The pitfalls of experimental methods in neuroscience have not all been worked out. I’ll say it again, no one result is reliable in science; what is convincing is a fabric of results not a string but a fabric. This is especially true in a new field.
Micah at neuroconscience blog has a posting on possible BOLD signal problems. (here)
Particularly in fMRI research, were all too familiar with certain regions that seem to pop up in study after study, regardless of experimental paradigm. When it comes to areas like the anterior cingulate cortex (ACC) and insula (AIC), the trend is glaringly obvious. Generally when I see the same brain region involved in a wide a variety of tasks, I think there must be some very general level function which encompasses these paradigms. Off the top of my head, the ACC and AIC are major players in cognitive control, pain, emotion, consciousness, salience, working memory, decision making, and interoception to name a few. Maybe on a bad day Ill look at a list like that and think, well localization is just all wrong, and really what we have is a big fat prefrontal cortex doing everything in conjunction. A paper published yesterday in Cerebral Cortex (Di, Kannurpatti, Rypma, Biswal: Calibrating BOLD fRMI Activations with Neurovascular and Anatomical Constraints) took my breath away and lead to a third, more sinister option: a serious methodological confound in a large majority of published fMRI papers.
An important line of research in neuroimaging focuses on noise in fMRI signals. The essential problem of fMRI is that, while it provides decent spatial resolution, the data is acquired slowly and indirectly via the blood-oxygenation level dependent (BOLD) signal. The BOLD signal is messy, slow, and extremely complex in its origins. Although we typically assume increasing BOLD signal equals greater neural activity, the details of just what kind of activity (e.g. excitatory vs inhibitory, post-synaptic vs local field) are murky at best. Advancements in multi-modal and optogenetic imaging hold a great deal of promise regarding the signals true nature, but sadly we are currently at a best guess level of understanding. This weakness means that without careful experimental design, it can be difficult to rule out non-neural contributors to our fMRI signal. Setting aside the worry about what neural activity IS measured by BOLD signal, there is still the very real threat of non-neural sources like respiration and cardiovascular function confounding the final result. This is a whole field of research in itself, and is far too complex to summarize here in its entirety. The basic issue is quite simple though.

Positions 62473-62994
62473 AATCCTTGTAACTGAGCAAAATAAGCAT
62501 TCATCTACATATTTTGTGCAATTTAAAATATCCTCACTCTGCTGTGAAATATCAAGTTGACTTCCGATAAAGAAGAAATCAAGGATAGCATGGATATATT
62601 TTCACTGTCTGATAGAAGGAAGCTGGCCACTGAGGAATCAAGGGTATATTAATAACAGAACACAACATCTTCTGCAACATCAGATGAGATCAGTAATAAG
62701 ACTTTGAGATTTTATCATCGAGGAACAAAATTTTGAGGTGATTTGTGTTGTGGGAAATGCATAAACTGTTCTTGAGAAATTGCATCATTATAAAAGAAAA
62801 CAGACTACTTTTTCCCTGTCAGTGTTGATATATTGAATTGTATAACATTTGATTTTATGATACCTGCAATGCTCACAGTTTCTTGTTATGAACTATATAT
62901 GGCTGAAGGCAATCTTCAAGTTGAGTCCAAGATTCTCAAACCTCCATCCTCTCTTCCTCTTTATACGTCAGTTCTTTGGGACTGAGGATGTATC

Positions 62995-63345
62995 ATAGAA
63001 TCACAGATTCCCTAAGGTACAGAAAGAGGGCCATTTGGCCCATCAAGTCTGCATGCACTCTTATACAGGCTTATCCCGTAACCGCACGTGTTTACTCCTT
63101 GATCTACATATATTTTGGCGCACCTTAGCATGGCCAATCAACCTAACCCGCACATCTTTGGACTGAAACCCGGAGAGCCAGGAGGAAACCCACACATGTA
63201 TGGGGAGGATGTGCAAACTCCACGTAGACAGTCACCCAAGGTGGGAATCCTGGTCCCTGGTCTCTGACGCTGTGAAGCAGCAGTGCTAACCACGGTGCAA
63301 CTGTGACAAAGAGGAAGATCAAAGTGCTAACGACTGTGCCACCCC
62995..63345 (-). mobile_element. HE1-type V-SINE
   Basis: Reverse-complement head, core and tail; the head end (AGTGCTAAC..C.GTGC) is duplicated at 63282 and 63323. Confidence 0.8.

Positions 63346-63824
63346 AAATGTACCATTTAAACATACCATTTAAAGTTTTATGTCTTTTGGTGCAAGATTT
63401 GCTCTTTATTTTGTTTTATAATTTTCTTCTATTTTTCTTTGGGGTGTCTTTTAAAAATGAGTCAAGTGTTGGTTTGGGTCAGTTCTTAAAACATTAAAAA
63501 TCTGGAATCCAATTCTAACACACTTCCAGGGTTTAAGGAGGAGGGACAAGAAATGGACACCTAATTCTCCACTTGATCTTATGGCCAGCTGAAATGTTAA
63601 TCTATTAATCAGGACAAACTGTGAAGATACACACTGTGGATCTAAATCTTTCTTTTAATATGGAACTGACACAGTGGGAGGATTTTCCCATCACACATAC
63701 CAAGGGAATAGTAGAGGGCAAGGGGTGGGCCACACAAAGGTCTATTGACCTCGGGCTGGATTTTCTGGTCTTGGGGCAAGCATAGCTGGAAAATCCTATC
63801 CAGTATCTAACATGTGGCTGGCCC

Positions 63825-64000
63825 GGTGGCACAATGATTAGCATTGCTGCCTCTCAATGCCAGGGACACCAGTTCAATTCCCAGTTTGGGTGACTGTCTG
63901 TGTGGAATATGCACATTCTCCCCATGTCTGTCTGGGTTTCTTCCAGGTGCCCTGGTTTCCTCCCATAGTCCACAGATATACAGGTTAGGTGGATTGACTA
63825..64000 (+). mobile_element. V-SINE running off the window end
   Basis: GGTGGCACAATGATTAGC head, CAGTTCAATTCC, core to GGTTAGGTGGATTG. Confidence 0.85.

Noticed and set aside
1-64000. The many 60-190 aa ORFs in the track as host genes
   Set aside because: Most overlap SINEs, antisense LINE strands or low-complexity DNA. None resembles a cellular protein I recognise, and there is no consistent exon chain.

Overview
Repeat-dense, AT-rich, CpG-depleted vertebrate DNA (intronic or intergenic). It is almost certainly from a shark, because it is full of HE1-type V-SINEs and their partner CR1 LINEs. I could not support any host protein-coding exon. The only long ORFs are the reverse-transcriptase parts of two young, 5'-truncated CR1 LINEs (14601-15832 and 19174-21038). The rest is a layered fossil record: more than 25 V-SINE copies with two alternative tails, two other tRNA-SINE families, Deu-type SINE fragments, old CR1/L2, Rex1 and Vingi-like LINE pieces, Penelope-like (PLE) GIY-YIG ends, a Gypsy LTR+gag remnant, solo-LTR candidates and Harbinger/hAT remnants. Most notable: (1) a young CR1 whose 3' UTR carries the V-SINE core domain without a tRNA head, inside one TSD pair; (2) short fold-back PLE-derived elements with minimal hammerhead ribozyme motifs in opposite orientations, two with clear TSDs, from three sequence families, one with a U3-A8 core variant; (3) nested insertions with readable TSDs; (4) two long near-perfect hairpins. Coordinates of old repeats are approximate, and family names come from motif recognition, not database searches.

Well, maybe not that simple go to the original posting for the physiology. The upshot is that it is really important to control for the subject holding their breath or breathing differently at different times in the protocol.
The authors conclude that (results) indicated that the adjustment tended to suppress activation in regions that were near vessels such as midline cingulate gyrus, bilateral anterior insula, and posterior cerebellum. It seems that indeed, our old friends the anterior insula and cingulate cortex are extremely susceptible to neurovascular confound.
What does this mean for cognitive neuroscience? For one, it should be clear that even well-controlled fMRI designs can exhibit such confounds. This doesnt mean we should throw the baby out with the bathwater though; some designs are better than others. Thankfully its pretty easy to measure respiration with most scanners, and so it is probably a good idea at minimum to check if ones experimental conditions do indeed create differential respiration patterns. Further, we need to be especially cautious in cases like meditation or clinical fMRI, where special participant groups may have different baseline respiration rates or stronger parasympathetic responses to stimuli.
Experimental methods in neuroscience are new enough and complicated enough to be misleading. It is reassuring to me that there are researchers looking at possible short-comings of these methods.